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NHS “credibility gap”

The Conservatives have overtaken Labour for the first time since March 2012 in the latest YouGov/The Sun poll.


David Cameron has an inherent advantage in the public perception’s of his leadership qualities, in that he is doing the job every day and being seen to do so on the news. Credibility is an important currency. And Labour has already stated ‘the market went too far’ in the NHS. It is not a secret that many parts of the media try to present Ed Miliband in a negative light. Labour is trusted on the NHS, and the Tories are trusted on the economy; so a rationale strategy for the Tories is to make the link between the country’s economy and the NHS. However, real-terms NHS funding has effectively flatlined for a number of years now, not keeping up with the inflation in the system, and debt under this Government has got out of control.

For example, you’re more likely to get a discussion of the ‘bacon butty’ incident than a discussion of how NHS contracts have been aggressively been promoted to the private sector, or how the Health and Social Care Act (2012) locks in the market.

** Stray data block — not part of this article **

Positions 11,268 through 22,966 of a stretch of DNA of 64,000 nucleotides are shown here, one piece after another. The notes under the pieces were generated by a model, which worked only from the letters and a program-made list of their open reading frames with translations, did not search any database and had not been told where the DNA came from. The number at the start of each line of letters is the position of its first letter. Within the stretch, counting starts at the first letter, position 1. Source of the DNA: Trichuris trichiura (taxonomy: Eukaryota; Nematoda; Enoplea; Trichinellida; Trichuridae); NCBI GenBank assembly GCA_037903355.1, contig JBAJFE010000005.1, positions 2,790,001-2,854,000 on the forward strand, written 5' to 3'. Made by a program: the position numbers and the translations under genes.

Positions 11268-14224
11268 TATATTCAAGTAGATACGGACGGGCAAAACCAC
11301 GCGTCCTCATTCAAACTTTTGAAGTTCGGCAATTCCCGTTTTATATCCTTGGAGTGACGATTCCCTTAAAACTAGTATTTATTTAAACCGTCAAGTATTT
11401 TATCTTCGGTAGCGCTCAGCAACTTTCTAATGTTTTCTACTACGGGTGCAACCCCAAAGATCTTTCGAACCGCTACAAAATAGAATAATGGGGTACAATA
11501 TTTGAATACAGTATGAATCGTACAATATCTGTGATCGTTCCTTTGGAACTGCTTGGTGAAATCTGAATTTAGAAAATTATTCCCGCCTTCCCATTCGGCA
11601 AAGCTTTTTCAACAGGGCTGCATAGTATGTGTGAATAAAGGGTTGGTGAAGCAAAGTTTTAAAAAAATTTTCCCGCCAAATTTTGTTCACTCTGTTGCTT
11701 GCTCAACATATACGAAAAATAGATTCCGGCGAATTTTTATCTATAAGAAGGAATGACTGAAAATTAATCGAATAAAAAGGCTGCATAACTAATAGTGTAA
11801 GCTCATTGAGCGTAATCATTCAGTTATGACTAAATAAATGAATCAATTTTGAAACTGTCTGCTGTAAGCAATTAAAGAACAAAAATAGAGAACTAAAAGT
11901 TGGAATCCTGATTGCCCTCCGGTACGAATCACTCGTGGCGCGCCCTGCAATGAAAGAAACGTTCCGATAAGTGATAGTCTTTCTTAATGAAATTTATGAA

bacon butty

The Prime Minister often blames this lack of coverage on the era of the rolling news, but conversations in the social media have been very productive in exposing events which the BBC would rather not cover. David Cameron’s segment on the NHS was certainly passionate. Cameron must have been distraught at the closure of the Cheyne Centre which he had once fought to keep alive.

But actions speak louder than words.  When Cameron claims he will protect the NHS he doesn’t say from whom or what he needs to protect it.   He no longer talks about the importance of competition in the NHS and many of the initiatives associated with Andrew Lansley seem to have been quietly forgotten.

If David Cameron had wanted to win the trust of the medical profession, he would not have ambushed them out of nowhere with a ‘top down reorganisation’ which he promised would never happen. The £2.4 bn reorganisation is widely considered to be a tragic waste, when money could have, and should have, been invested in frontline services. The chunk of the speech on the NHS was little consolation to hardworking nurses who’ve witnessed yet another pay freeze, despite the economy’s performance recovering. Nurses, part of the lifeblood of the service, are not immune from the ‘cost of living crisis’, particularly if they are living in London and working in one of the powerhouse teaching hospitals.